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Post 23 Feb 2015, 1:28 am

I'm looking at what to download next onto my Kindle. As long as I take to read books, I normally buy at least a few of em rather than just get them from the Library.

But since I value your opinions over some of the amazon reviewers, have any of you read Arthur C. Clarke's stuff? I already have 2001 and 2010, and I think I read 2067 (whatever the third one was called) a long time ago. Might've read 3001: final odyssey but that was also a long time ago.

Any recommendations along those lines for Arthur Clarke? There were a few that looked interesting on Amazon so I'm wondering what I should download next, if I feel so inclined as to buy one (probably will not buy more than one at the most, as I can't read like I used to). Was wondering what you guys thought rather than relying on Amazon reviews. That one Earthlight looked fascinating; a political crisis between mother Earth and her colonial children...the Moon, Mars, Venus, have created a "Federation" and there's tension with the Terran Government. Wow! But as I said I would rather see your points of view than amazon readers, lol.
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Post 23 Feb 2015, 6:10 am

If you have not yet read "Childhood's End", then I would recommend you remedy that asap.
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Post 23 Feb 2015, 11:03 am

Are you specifically looking for Clarke recommendations or just good SF more generally ? I can recommend a lot more of the latter.

Anyway, one of Clarke's that I read which I found very interesting is called The Trigger. I think you'd enjoy that. The basic premise is that a scientist accidentally discovers a device which emits a field that sets off any munitions within its radius, effectively rendering all firearms completely redundant. Most of the book is about the political and wider social implications of an invention like that, particularly in America where guns are fetishised so much. It's a good read, and given your interest in all things political I'm sure you'd enjoy it.
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Post 23 Feb 2015, 2:11 pm

I (sadly) admit I do not read near as much as i should and sit in front of the boob tube way too often! But when I (rarely) do read, and when it happens to be SciFi, I like Robin Cook and Michale Crichton, the medical/techno stuff that seems like COULD actually happen. Science fiction that feels all too real is all the creepier and more fun in my way of thinking. I recommend both. (but I prefer Clive Cussler adventures the most, sort of like James Bond on the high seas.)
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Post 23 Feb 2015, 2:51 pm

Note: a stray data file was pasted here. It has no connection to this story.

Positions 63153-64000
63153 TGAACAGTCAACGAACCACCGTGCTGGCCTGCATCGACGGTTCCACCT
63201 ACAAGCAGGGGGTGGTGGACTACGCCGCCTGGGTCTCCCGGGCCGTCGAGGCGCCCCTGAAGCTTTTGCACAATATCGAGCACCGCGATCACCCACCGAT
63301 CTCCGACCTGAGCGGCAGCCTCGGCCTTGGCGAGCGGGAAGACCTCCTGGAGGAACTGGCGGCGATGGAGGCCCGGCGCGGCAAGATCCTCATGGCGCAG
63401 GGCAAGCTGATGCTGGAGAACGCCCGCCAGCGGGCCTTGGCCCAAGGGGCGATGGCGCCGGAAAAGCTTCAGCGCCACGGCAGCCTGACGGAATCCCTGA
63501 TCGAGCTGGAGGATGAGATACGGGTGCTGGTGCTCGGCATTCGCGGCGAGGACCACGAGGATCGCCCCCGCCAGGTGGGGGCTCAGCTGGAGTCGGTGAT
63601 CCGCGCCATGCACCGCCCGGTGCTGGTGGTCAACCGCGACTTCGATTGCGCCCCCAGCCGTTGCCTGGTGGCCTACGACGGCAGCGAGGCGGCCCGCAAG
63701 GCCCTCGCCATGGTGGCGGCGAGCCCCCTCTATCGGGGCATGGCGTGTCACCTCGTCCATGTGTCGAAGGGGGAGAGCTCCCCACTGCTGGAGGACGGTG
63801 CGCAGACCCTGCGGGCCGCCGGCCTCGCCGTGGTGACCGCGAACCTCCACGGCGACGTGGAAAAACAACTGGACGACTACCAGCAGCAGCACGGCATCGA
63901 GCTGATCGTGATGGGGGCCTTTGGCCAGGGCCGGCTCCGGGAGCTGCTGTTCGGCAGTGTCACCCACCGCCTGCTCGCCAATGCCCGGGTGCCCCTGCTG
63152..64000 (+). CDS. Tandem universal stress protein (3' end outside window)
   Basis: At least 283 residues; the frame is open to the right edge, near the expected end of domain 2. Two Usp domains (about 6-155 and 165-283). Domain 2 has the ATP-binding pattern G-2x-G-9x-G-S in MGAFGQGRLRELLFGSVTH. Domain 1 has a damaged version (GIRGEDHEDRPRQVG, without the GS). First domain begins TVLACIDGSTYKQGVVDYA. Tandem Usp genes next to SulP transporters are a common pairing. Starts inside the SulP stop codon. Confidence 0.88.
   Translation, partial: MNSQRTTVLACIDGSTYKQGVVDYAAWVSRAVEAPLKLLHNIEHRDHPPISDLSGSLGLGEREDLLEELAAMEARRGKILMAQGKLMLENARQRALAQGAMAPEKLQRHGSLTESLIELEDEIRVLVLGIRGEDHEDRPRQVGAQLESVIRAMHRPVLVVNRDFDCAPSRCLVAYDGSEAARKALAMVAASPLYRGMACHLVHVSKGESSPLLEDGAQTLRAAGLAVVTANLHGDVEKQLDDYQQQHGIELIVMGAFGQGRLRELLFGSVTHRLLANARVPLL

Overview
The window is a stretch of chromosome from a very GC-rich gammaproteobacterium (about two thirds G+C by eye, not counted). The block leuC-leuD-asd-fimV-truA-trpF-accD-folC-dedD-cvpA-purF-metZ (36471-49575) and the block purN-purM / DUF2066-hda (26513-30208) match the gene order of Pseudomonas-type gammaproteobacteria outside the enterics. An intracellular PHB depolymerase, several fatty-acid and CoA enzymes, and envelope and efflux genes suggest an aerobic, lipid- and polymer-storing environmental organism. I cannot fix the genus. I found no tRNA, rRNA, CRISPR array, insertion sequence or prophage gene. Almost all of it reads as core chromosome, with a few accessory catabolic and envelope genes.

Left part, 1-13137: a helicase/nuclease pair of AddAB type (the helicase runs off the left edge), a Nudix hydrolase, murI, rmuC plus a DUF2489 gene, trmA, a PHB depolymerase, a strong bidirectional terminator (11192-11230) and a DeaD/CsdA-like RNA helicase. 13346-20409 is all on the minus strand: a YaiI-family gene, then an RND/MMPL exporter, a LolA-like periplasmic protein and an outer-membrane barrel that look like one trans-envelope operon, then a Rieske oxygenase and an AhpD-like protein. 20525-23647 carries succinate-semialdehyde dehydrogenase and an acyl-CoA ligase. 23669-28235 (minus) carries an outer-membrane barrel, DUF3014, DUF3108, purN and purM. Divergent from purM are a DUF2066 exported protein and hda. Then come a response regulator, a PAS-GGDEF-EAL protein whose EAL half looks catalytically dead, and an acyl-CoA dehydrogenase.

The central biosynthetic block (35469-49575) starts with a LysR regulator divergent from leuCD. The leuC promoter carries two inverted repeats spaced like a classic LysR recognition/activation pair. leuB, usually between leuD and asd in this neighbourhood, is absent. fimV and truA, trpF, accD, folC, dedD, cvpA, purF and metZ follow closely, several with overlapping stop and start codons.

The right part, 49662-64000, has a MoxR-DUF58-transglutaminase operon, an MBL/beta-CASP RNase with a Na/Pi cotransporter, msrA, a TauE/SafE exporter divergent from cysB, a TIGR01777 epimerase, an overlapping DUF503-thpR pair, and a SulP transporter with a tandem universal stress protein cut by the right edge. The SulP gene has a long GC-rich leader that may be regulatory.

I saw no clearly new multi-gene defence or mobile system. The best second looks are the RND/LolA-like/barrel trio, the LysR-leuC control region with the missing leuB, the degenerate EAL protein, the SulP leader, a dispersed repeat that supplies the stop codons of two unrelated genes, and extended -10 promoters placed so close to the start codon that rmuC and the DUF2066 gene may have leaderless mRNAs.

You're much better off reading anything by Neal Stephenson. He's the absolute daddy of SF writing. His books tend to be very long though, so if your dyslexia makes it difficult to read long books then you'd have to put the effort in. Well worth it mind.
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Post 23 Feb 2015, 4:41 pm

Yes, I was thinking specifically Arthur C Clarke for the moment. After reading 2001 and 2010, his writing has earned my respect. It's actually not difficult for me to re-read a book, and I've got both on my Kindle and have read them about 3x each. I thought the characters were a bit more "human" in 2010, as 2001 was an intro to the future of space travel to the people of 1965.

I used to say that fiction bored me, and that I was way more interested in non-fiction or historical stuff; but my exceptions would of course be Clive Cussler, Ian Fleming....and Arthur C. Clarke. Cussler's a bit long to read these days, however, so Clarke and Fleming will likely get most of what little attention I can give them.

You mentioned [Danivon] I ought to read Childhood's End. Have you read Earthlight yet, the one I saw on Amazon? Although, if the one you mentioned is more fantastic than that one, I'll put a pin in Earthlight for the moment and go with your recommendation. [Sassenach]: The Trigger...that sounds interesting. I do like political-ish novels, yes. Is The Trigger a short (or short-er) story by Clarke? Reason I ask, is that I think there might be a book that has all his collected short/shorter stories in it; an anthology of sorts.

[GMTom]: As far as Clive Cussler: as I mentioned above, another great series I've read quite a few of. Several of the ones up to Valhalla Rising. However, something tells me that a certain one of our Redscape colleagues here wouldn't be terribly amused at the plot of Night Probe. :laugh: Cussler however is a bit long to read these days.

Sassenach: Well, as far as reading long books, it's ADHD actually. However, that matter is urgently "under review" right now, most fortunately. So there's at least hope on the horizon. While the problem could never be covered up 100%, I still managed to read The Hunt for Red October...in middle school! (Might not have got all the nuances at that age, and it took me a while to finish it, but finish it I did.) So yes, you're exactly right about long books. The best I could do lately is Fleming or Clarke, these days. Different types of writing style but reasonable enough for me, the way they flow forward in an eas[ier] to read manner.